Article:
Robin McKinley was a favorite author of mine when I was in high school for her retelling novels of Beauty & the Beast, Beauty and The Rose Daughter.  (Both of  which are good, although I prefer Beauty.) I also liked Sunshine, a YA book she wrote several years ago that dealt with the darker side to vampires. So, of course, I couldn’t pass up the chance to read her newest novel.

Pegasus is a fantasy novel, through and through. It takes place in Balsinland where humans became allies of the Pegasi, a race of flying creatures that resemble horses, in order to fight off the beasts that threaten the extinction of the Pegasi. This alliance has lasted for one thousand years. The Pegasi are not as big or strong as horses and you can never ever ride them, as mandated by law. They have their own language, government and culture, and live in a place where no human has ever been. They’re almost revered for their beauty. And due to the alliance, each member of the human royal family is ‘bound’ (not married!) to a member of the Pegasi royal family.

Thus starts the story of Princess Sylviianel and Ebon. Sylviianel, Sylvi for short, is bound to Ebon on her twelfth birthday and they become quite close very fast because, you see, Sylvi and Ebon can understand each other. (Every bound human and pegasus before them has required the services of a specially-trained Speaker magician to interpret.) And some people don’t like their closeness, but you’ll have to read the book to find out what happens after that.

I loved the relationship between Sylvi and Ebon. They’re best friends and kids, so they get into trouble and overstep their boundaries, but you don’t care because they’re great together. At times I thought the treatment they received from some people to be unduly harsh because it’s normal for children to do something faux pas, but then I can see why they would be so harsh since Sylvi is a princess and Ebon a prince, and they’re held to higher standards.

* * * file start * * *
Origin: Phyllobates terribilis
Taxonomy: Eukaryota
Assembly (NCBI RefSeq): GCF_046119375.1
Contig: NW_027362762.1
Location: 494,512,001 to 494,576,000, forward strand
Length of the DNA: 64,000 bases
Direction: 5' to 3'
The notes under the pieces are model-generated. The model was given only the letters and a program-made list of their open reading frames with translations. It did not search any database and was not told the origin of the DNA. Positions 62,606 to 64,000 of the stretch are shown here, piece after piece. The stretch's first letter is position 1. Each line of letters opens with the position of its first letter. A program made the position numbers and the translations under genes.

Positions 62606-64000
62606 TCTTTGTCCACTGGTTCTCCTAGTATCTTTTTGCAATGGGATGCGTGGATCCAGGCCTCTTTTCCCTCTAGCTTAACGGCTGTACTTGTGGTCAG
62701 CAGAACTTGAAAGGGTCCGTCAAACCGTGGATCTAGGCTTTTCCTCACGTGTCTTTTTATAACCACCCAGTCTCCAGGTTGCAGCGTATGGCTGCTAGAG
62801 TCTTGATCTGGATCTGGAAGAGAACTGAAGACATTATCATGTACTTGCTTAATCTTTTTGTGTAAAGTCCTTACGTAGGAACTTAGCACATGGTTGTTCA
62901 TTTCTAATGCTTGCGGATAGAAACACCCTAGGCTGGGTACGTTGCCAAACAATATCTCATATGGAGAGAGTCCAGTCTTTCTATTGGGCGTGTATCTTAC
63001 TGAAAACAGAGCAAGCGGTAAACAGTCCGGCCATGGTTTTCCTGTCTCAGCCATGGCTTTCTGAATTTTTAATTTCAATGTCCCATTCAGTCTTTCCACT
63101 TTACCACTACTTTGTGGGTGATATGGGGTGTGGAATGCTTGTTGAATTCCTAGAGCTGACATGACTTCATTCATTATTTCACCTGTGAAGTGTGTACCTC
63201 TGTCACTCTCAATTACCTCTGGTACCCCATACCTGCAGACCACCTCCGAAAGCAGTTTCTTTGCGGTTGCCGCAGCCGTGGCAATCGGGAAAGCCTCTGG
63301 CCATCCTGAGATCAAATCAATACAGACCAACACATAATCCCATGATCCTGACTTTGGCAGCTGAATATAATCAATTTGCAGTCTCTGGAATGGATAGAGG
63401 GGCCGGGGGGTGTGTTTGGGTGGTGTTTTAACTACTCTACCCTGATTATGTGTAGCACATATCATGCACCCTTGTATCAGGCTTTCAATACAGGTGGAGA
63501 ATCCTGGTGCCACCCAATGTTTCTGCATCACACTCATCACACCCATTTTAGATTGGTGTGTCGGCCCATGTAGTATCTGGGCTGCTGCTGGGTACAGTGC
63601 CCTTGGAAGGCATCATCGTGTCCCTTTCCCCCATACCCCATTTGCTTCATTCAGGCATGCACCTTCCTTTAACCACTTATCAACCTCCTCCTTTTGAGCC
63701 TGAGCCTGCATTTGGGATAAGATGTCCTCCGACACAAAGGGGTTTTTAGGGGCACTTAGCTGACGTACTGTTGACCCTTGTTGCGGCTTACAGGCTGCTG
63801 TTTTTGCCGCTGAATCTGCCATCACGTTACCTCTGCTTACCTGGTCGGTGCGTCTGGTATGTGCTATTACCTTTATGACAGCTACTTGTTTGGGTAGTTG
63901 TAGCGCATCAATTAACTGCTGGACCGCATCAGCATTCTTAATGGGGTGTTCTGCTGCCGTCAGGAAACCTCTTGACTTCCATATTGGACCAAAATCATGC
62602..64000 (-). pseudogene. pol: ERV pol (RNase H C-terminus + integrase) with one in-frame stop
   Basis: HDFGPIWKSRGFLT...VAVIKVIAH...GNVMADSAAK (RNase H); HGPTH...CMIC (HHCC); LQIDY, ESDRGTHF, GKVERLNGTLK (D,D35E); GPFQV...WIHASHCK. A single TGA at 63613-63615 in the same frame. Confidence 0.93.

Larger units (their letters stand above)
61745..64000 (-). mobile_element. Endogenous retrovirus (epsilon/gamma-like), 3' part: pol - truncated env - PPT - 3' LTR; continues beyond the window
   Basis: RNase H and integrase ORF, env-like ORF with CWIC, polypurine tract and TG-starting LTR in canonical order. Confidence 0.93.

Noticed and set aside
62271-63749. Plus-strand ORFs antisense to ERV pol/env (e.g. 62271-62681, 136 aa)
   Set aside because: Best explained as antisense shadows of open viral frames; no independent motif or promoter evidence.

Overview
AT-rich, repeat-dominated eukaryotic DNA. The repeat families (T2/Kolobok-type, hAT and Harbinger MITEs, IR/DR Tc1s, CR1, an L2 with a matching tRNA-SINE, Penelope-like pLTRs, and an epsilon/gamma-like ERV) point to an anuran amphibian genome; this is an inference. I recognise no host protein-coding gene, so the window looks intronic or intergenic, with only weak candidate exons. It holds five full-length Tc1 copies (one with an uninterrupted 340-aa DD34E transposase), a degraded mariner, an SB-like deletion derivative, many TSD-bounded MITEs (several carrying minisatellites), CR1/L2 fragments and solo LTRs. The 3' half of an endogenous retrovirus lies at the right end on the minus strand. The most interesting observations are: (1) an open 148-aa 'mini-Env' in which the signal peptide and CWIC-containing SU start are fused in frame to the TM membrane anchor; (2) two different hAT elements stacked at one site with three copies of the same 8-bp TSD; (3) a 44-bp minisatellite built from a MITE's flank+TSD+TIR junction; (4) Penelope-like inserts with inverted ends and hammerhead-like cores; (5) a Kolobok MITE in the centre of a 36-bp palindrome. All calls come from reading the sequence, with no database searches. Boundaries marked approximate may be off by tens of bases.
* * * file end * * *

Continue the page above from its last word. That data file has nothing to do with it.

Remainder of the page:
I also loved the world Robin McKinley created, where beasts abound and are sometimes as smart, if not smarter, than humans, where special grass gives Pegasi the ability to fly, and caves can make you relive parts of the past.  It would have been nice to have a map (hint, hint, Robin) to reference while reading, but sometimes we can’t get everything we want.

My one hang-up was the prose. It was hard to get into when I first started reading, but after awhile I got used to it. What I didn’t get used to was the need for so much repetition of what people had said before and what Sylvi was thinking. I realize this book is aimed for kids 12 and up, so maybe the editors involved thought it necessary, but I certainly didn’t think it was.

Since Penguin seems to be handing this book out left and right (you can request an ARC of Pegasus for review by emailing Sara Zick at [email protected]), I have high hopes there will be a follow-up to expand upon the ending we were given. Because it wasn’t an ending. There has to be more after that, or else I’ll be back at a later date for a much needed rant about how to properly end books.

If you’ve ever read a Robin McKinley story before, or if you would genuinely enjoy reading a gentle, slow-paced, but engrossing fantasy book, I would recommend this for you.

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